48. The Socratic method should not be the primary pedagogical method used in law school. I believe that law teachers should continue to use the Socratic method, but that they should incorporate other techniques such as problem-solving, formative assessment, and reflection. Of course, many law professors today still overuse the Socratic method.
51. The traditional end-of-semester written exam—as the primary or sole determinate of law students’ grades—is a woefully inadequate assessment tool. I have mentioned the importance of formative assessment several times above. While some professors have started to use it in their classes, the majority don't.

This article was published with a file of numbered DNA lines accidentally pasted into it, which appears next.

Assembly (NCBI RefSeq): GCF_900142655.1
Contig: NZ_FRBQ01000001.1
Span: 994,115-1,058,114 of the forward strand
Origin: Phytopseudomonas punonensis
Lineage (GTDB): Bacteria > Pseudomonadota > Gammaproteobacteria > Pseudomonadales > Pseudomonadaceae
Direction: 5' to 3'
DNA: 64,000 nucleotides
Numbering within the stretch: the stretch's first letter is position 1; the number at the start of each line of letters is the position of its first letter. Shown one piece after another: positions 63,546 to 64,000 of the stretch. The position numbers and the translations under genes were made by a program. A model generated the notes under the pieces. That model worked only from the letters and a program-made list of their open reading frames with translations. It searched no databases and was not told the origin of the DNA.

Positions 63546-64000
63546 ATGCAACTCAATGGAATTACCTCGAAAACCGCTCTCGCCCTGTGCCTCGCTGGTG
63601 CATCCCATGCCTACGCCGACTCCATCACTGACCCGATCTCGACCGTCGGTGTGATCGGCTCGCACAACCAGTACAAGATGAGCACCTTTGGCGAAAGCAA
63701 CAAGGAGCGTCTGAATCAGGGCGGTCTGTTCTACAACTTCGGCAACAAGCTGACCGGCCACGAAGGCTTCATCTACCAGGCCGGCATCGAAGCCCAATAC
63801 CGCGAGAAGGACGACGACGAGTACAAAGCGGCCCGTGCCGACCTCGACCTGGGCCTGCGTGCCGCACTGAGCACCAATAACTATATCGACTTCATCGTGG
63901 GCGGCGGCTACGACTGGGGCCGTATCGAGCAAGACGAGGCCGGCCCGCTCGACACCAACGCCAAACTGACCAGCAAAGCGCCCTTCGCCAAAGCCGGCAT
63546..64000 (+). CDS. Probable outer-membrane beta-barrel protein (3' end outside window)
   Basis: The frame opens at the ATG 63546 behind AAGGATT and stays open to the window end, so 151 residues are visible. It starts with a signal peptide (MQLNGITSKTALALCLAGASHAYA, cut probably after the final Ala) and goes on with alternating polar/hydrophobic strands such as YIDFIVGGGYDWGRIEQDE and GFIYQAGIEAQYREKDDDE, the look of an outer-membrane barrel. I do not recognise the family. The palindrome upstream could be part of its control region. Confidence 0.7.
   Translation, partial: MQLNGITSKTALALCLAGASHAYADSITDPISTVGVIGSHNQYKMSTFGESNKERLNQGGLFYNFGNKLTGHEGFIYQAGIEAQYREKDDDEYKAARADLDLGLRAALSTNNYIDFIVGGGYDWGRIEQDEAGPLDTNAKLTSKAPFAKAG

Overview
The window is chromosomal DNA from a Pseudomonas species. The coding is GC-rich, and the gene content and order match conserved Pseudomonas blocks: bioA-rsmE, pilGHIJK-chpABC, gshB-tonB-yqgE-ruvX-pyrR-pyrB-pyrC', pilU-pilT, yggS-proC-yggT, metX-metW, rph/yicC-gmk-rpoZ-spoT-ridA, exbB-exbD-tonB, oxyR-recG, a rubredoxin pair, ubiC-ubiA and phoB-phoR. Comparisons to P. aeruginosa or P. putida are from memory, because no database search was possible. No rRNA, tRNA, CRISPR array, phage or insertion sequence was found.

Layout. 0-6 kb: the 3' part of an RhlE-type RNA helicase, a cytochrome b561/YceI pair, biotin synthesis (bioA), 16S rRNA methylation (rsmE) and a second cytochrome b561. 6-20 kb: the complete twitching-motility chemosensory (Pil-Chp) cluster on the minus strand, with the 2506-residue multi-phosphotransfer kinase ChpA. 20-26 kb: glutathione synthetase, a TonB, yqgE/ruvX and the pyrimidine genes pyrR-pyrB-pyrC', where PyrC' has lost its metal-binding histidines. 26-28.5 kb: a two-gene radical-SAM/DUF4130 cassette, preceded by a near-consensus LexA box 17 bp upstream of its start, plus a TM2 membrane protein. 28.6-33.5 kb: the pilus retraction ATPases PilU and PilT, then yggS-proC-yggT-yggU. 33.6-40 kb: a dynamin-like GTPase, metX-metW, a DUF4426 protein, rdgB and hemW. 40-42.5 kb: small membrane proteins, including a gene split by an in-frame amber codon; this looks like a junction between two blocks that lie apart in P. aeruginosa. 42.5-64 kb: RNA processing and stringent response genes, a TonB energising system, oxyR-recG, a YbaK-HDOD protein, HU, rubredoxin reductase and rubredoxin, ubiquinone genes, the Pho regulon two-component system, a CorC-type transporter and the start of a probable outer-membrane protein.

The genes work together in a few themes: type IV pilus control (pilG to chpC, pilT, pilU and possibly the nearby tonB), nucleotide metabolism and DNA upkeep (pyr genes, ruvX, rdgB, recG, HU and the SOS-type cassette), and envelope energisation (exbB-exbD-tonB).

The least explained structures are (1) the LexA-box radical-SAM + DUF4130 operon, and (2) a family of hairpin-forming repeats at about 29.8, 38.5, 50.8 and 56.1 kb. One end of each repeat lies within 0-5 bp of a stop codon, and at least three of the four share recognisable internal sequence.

52. In addition to assessments in each course, students’ competencies should be assessed on a global basis and at discrete points in law school. The ABA has now required law schools to measure outcomes. How this will be implemented remains to be seen, but what I have read so far is very encouraging. This may be the most important development in law school reform over the last few years.
This finishes my revisit to Newton's theses on "defects in law schools’ curricula, pedagogical methods, and assessments of students." You can find the ones I did not cover in detail here. I shall cover some of his other theses in later posts.